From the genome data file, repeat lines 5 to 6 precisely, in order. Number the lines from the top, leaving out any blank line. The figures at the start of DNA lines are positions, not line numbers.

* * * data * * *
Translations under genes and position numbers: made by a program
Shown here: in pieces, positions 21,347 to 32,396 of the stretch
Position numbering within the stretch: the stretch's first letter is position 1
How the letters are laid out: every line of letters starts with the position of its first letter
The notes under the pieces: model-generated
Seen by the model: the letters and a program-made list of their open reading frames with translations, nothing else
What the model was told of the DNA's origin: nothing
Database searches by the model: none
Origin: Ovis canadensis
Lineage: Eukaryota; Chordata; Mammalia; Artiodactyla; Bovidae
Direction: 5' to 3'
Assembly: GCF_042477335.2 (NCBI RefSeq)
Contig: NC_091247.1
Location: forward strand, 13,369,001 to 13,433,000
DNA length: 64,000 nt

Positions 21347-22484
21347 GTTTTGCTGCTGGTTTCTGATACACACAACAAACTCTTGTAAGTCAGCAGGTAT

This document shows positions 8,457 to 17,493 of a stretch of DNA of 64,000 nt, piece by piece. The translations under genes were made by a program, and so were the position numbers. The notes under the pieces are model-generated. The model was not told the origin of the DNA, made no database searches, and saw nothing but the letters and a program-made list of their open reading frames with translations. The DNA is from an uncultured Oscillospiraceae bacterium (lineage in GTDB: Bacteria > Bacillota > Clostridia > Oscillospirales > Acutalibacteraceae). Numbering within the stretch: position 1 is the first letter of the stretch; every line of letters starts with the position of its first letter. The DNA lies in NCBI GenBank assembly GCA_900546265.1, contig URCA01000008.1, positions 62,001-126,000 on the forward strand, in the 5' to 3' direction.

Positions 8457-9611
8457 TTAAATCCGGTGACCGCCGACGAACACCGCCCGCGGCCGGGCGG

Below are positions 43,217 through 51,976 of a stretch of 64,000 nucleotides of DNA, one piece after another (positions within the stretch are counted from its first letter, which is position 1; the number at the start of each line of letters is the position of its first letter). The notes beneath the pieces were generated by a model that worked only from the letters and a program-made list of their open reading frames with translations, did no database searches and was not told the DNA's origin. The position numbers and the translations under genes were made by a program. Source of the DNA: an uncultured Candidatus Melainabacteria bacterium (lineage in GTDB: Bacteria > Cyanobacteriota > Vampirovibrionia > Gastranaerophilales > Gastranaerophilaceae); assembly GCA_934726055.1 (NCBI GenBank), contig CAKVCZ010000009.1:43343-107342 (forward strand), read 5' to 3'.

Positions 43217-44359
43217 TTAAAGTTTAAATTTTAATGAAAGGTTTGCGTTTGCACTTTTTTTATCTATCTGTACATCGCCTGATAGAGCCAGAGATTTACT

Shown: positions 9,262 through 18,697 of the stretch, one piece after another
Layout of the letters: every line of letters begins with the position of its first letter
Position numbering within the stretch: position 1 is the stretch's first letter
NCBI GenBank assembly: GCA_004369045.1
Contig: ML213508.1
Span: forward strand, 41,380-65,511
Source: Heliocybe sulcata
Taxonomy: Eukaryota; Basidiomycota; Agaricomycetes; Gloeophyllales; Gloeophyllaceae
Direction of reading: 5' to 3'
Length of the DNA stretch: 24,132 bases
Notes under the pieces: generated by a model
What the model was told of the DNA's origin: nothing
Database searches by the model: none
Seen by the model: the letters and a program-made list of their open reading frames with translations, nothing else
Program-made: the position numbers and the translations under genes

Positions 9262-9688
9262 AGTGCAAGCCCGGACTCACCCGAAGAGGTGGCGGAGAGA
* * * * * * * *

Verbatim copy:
The notes under the pieces: model-generated
Seen by the model: the letters and a program-made list of their open reading frames with translations, nothing else